2 JUNE 1933, Page 15


[To the Editor of TI1E SPF.CTATOR.1 S1R,—Whatever one may think of the proceedings of the Moscow Trial, there is no doubt that feeling has been intensi- fied by the system of interrogation, normally in use on the Continent, as opposed to the accusatory method prevailing in the English-speaking world. The following passage in the Memoirs of Sir Samuel Hominy, that great Law Reformer and most perspicacious observer of . legal institutions at home and abroad, seems apposite. On September 11th, 1802, following a visit to the Tribunal Crintinel in Paris, he wrote in his diary : "After every witness was examined, an examination took place of the prisoners by the Judges. This would have much shocked most Englishmen, who have very superstitious notions of the rights and privileges of the persons accused of crimes. It would seem, however, if the great object of all trials be to discover the truth, to punish the guilty, and to afford security to the innocent, that the examination of the accused is the most important, and an indispensable part of every trial. I observed one objection to it, however, which is, that judges often endeavour to show their ability and to gain the admiration of the audience by their mode of cross-examining the prisoners. This necessarily makes them, as it were parties, and gives them an interest to convict. They become advocates against the prisoners . . ."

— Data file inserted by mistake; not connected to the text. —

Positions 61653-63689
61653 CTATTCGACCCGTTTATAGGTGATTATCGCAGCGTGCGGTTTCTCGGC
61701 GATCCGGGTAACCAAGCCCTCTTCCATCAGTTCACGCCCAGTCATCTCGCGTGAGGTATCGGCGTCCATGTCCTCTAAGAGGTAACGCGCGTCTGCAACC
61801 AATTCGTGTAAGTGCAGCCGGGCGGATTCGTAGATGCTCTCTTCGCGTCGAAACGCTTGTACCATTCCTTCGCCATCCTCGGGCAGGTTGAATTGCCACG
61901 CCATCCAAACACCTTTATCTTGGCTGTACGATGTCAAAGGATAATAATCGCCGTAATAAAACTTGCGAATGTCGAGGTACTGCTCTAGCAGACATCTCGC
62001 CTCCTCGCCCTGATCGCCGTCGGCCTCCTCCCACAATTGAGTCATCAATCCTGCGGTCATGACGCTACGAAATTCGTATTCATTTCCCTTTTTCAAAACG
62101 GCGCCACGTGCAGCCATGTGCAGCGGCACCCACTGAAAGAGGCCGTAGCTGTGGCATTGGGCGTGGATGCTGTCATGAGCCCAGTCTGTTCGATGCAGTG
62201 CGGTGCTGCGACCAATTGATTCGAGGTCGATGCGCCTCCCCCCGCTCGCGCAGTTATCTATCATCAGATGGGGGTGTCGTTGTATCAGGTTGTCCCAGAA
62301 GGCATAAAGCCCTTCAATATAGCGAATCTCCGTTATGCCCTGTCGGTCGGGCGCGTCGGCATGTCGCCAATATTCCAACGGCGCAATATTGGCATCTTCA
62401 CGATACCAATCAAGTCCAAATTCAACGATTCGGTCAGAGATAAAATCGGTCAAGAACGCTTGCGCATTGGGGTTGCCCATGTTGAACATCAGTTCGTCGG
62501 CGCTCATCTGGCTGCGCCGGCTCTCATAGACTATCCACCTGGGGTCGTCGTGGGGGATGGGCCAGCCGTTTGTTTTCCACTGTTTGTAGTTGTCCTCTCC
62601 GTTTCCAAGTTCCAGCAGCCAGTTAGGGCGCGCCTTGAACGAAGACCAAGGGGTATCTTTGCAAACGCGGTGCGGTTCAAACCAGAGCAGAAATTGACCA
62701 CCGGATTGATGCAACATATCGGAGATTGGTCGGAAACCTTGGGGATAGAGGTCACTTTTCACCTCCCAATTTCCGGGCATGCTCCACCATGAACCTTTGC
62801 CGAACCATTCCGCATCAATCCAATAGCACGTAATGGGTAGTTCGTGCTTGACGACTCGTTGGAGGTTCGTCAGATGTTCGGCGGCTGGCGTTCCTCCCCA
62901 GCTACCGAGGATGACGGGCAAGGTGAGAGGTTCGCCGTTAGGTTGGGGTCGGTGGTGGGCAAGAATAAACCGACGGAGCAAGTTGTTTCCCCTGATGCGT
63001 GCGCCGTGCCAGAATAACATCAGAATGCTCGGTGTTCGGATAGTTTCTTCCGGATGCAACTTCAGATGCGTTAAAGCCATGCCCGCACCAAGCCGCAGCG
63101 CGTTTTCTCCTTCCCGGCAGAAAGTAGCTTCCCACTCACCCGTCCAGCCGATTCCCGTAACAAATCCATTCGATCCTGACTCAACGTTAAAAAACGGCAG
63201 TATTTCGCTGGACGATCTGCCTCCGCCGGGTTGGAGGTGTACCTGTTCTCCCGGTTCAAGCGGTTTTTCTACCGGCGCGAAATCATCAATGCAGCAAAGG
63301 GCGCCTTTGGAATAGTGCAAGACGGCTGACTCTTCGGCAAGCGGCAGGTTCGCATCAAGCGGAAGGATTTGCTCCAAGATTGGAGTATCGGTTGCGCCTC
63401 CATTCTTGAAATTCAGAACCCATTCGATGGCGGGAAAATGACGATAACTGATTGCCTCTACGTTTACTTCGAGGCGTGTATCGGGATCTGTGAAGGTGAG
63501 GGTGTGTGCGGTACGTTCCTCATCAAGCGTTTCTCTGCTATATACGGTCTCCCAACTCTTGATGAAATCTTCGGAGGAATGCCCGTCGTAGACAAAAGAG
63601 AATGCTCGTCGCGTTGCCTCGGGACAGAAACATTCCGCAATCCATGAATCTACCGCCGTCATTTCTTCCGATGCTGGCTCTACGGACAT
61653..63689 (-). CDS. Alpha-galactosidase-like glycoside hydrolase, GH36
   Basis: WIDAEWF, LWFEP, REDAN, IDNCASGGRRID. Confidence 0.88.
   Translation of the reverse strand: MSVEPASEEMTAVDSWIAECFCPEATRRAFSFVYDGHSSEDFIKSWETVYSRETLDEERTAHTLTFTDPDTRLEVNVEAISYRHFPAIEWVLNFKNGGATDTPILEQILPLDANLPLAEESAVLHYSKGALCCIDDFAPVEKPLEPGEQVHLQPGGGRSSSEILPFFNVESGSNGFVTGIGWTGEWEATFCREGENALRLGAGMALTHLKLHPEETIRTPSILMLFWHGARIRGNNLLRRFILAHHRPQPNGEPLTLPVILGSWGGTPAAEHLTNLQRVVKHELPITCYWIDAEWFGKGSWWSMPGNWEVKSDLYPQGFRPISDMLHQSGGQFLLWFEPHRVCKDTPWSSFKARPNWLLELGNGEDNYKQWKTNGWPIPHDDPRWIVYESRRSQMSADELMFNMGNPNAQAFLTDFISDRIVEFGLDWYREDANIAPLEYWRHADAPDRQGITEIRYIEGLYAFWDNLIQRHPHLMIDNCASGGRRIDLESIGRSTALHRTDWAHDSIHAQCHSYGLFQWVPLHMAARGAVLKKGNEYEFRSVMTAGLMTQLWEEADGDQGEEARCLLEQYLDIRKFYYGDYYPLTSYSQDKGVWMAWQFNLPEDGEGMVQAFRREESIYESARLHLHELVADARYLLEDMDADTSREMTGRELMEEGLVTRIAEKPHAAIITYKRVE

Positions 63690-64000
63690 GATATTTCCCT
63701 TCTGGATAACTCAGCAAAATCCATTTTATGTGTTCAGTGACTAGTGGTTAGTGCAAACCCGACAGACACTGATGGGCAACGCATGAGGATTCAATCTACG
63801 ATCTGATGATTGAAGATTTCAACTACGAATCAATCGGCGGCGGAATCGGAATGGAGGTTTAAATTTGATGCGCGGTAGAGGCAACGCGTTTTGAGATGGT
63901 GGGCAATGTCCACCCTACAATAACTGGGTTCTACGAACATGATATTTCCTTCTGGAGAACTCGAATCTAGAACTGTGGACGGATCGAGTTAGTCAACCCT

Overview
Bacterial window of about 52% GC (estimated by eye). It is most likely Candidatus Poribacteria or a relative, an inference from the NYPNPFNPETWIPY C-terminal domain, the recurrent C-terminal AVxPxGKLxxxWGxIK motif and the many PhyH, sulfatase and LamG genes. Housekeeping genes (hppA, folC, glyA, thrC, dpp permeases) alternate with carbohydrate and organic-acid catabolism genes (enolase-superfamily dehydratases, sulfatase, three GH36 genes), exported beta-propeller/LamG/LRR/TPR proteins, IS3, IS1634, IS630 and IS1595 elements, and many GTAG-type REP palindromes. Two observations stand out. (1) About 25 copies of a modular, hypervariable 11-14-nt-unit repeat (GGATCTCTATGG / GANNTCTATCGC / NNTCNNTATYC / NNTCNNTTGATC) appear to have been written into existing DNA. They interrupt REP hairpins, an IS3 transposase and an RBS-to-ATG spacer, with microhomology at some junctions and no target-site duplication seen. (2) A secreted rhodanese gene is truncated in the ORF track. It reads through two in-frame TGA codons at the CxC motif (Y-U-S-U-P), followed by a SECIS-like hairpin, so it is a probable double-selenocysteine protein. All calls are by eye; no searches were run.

Nowadays, in Western Europe too oppressive treatment of a prisoner by the President of the Court sometimes wins • him the sympathy of the Jury. Ills counsel has the last word to them, making his speech before that of the Procurator- General or his substitute, a very real advantage; and the absence of any summing-up preludes a" second speech for the prosecution."

I will not_treapass on your space in attempting to set :out the arguments on either side of this difficult question, so much depends on the particular legal and social considerations in each country. But one point is worthy of notice. It might be An the interest of Justice to adopt the Continental rule of per- mitting the accused to refute or explain evidence as and when given. How often in England is he asked whether he wishes to put any questions to the witness, and the reply, naturally enough, is a statement, whereupon a sharp rebuke is adminis- tered. Moreover, for psychological reasons, it might be better that any unjustified assertion should be traversed at once rather than it be allowed to sink into the minds of the Jury and not be eradicated, if at all, until he gives evidence perhaps a day or two later. Nevertheless, it would be unwise to encourage indiscriminate interruptions which, as practitioners know usually militate against the interests of those whet